“It’s a good bit of fun – oh, he’s got me. That’s not good. Computer’s getting…” Killian tuned me out momentarily to put the AI opponent in its place, repeating his regular pattern of keypad combos followed by a touchscreen super, fingers flying over the handheld with precision, the screen balanced so carefully it held rock steady despite the frantic action.
Capcom has clearly been quite thoughtful about how to use the system’s strengths rather than simply piling on the novelties.
“We stayed away from the rear screen because the inputs started overlapping,” Killian said.
“You’d get things [happening] just by holding it that you didn’t mean to get. Stuff that you didn’t intend. That didn’t work out so well. We moved away from it.”
The Vita version has other system-specific features, both core-friendly and a little more frivolous. There’s a replay sharing system and a hit box viewer – good for pro players keen on analysing and upping their game – and Near functionality allowing players to collect exclusive alternate costumes by swapping data with others nearby – “just a little silly, mini-Pokémon”-style extra.
Killian had turned the difficulty up, and the AI was busy turning him around “like a rag doll” while he spoke, so he returned focus to the game, determined to show off some fancy moves – double supers, for example.
“I can snap out a basic combo, and – oh, he’s dead. Well, then I can super – oh, he’s dead too.”
“You know, Marvel’s already a fairly easy game to pick up and mash around with, and then this just opens that door even further to players.”
What about those already so far through that door that they’ve set up camp in the living room and are demanding tea and their pick of teatime assorted? Is there any reason for core fans to pick up another version of UMvC3 – can it function as a portable training aid, perhaps?
“Oh, totally. Totally. The gameplay is identical,” Killian emphasised.
“The only difference between this and consoles in terms of anything you see on the screen is some of the animations in the background., these guys here will turn their heads in the console version, and here they’re static. If that’s the kind of thing you’re staring at when you’re playing one of these games, you’re doing it wrong anyway.
“The backgrounds are the same, they just animate slightly less, but the characters, the gameplay, the combos – as far as your training aid question? It’s 100% the same. We tested that extensively to make sure there were no secrets. It’s the same code. You’re never quite know when it’s running on a different processor, yeah, but it worked out to be identical.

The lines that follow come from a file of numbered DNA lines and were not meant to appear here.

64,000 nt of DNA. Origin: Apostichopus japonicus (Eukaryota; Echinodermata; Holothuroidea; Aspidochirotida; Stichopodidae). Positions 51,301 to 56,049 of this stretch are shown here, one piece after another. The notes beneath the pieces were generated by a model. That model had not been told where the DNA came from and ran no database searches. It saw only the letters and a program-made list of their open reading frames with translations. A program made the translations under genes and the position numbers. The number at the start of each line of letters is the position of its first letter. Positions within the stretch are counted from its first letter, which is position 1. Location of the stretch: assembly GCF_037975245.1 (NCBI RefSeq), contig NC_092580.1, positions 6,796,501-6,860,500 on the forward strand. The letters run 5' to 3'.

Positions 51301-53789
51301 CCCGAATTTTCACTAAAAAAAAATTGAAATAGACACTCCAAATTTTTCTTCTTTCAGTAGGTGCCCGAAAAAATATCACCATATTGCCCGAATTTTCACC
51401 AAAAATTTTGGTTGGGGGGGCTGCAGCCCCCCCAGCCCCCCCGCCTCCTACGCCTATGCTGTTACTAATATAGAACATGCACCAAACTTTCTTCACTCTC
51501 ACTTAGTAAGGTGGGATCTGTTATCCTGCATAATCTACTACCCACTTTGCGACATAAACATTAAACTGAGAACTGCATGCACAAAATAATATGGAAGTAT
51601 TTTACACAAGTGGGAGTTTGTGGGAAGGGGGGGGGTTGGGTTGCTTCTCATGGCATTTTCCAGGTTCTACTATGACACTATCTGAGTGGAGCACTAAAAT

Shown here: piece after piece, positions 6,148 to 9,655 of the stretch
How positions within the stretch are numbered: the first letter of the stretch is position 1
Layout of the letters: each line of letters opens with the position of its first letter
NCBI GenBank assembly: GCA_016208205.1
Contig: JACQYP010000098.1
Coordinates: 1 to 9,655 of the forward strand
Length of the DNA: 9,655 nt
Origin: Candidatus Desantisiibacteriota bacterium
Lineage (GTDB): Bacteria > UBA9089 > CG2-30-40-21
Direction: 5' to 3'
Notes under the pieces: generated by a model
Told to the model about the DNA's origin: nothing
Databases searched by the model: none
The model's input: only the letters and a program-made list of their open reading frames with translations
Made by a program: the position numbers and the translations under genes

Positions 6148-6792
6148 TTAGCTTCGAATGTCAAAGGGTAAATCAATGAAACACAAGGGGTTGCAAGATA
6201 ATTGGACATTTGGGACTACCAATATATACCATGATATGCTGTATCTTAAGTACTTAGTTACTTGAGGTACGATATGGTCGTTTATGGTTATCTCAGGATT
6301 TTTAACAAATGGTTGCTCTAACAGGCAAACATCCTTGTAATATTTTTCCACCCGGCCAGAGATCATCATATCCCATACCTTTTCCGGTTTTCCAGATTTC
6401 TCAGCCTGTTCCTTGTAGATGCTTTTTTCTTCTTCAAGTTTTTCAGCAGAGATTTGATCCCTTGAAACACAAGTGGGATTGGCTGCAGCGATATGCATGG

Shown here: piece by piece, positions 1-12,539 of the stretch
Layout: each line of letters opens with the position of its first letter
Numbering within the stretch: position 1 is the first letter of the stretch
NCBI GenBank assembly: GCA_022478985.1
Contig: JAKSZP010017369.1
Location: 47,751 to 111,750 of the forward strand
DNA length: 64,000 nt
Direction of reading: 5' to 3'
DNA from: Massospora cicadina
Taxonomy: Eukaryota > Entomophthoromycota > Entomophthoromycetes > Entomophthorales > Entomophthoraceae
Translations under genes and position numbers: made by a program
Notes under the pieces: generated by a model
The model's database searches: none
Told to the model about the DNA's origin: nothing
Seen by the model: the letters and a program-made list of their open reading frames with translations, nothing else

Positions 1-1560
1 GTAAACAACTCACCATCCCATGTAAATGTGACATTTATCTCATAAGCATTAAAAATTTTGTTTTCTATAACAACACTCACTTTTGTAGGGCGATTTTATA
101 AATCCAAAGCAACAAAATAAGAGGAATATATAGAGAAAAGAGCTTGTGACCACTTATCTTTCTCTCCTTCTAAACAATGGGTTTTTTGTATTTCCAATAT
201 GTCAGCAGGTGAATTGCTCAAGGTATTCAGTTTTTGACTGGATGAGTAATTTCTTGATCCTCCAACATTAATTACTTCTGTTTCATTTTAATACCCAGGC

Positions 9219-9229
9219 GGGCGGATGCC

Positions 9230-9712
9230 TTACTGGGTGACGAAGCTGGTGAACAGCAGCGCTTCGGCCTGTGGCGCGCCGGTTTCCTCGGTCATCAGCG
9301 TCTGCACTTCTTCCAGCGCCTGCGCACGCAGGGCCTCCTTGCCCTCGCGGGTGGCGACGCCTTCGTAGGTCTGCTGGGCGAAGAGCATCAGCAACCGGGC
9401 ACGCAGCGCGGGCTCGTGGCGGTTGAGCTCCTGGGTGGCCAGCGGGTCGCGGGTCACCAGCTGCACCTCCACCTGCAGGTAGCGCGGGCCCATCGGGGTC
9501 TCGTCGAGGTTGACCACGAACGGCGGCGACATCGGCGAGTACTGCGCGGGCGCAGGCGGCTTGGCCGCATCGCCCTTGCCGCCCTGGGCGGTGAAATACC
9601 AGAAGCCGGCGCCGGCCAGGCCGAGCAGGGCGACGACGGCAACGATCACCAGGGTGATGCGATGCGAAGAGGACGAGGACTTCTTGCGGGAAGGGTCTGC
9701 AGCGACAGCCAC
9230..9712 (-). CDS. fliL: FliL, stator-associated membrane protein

“You can call assists just by tapping your buddies. Or by holding it down, you can tag in to somebody else. Basically anything you can do in normal Marvel.”
The Synergistic Might of Team Chair
Challenged to a match later in the day, I decided to mine Killian for tips. What is the best team in Ultimate Marvel vs Capcom 3? Interested parties demand answers.
“I switch all the time,” the ex-pro said, disappointingly, but then added:
“For a while I played what I called ‘Team Chair’, which is not a cool group of guys, it was just… guys who sat in chairs at different points in the fight.”
“So Doctor Doom gets out of a throne; M.O.D.O.K. is floating around in a chair the whole time; and then also Dormammu is a hellord who floats up out of a hellish throne at the beginning of the match.
“I reach for inspiration for my team. Not a cool thing like, ‘these guys are all Avengers from Marvel comics’, more like ‘these guys are all in chairs’ or ‘guys who make annoying sound effects’ or something like that.”
“I was kind of expecting you to come back with something more hardcore analytical, like, these three guys have a perfect synergy with this cancel and this super,” I hazarded, exposing my deep, deep ignorance of fighters.
“That’s what everyone else does, and I quite enjoy that,” he agreed.
“But then I want to figure out the same thing – with chairs. Put my own special flavour on it.
“It’s such a creative game, You can find something interesting to do with almost everybody. Not always the best in terms of winning tournaments, but – yeahhh, we won.”
Another victory for Team Chair.
Ultimate Marvel vs Capcom 3 releases along side the Vita on February 22 in the US and Europe, and February 23 in Australia.